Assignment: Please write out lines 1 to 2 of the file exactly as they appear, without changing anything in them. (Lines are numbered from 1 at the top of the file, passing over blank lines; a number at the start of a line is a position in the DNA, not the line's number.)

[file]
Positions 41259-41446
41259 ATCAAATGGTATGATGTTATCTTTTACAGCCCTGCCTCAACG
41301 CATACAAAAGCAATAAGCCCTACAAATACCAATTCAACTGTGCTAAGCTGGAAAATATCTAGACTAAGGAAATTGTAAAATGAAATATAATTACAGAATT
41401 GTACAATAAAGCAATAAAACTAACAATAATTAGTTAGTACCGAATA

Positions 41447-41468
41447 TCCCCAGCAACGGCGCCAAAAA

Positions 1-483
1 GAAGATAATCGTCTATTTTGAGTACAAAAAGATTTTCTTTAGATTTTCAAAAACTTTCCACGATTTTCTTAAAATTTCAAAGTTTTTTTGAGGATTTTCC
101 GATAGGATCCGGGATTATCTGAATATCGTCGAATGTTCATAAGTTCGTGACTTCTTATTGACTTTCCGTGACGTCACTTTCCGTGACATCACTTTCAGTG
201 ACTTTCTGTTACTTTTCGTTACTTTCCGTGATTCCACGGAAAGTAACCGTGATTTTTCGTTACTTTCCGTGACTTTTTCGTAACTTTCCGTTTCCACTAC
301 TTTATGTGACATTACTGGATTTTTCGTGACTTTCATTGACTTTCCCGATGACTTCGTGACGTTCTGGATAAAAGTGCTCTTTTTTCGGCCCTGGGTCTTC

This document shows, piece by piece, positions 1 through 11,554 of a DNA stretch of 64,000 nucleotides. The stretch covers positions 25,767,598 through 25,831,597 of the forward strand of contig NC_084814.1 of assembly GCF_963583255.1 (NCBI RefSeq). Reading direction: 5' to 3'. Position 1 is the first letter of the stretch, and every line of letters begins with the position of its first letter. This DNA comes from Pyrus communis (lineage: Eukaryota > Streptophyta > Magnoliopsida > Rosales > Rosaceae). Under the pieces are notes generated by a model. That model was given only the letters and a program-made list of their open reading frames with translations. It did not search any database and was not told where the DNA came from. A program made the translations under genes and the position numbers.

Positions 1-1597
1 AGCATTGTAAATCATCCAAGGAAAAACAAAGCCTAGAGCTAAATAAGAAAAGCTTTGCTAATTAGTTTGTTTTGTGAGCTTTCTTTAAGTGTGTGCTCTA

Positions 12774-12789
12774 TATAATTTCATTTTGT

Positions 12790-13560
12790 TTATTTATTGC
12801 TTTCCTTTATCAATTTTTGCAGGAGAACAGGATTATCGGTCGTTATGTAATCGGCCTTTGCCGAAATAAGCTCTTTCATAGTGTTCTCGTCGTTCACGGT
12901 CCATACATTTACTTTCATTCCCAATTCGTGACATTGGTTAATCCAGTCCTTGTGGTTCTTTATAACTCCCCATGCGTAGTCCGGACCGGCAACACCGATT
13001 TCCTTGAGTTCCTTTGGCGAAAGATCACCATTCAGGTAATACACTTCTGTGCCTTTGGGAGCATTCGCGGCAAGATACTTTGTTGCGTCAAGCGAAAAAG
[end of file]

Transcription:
Positions 41259-41446
41259 ATCAAATGGTATGATGTTATCTTTTACAGCCCTGCCTCAACG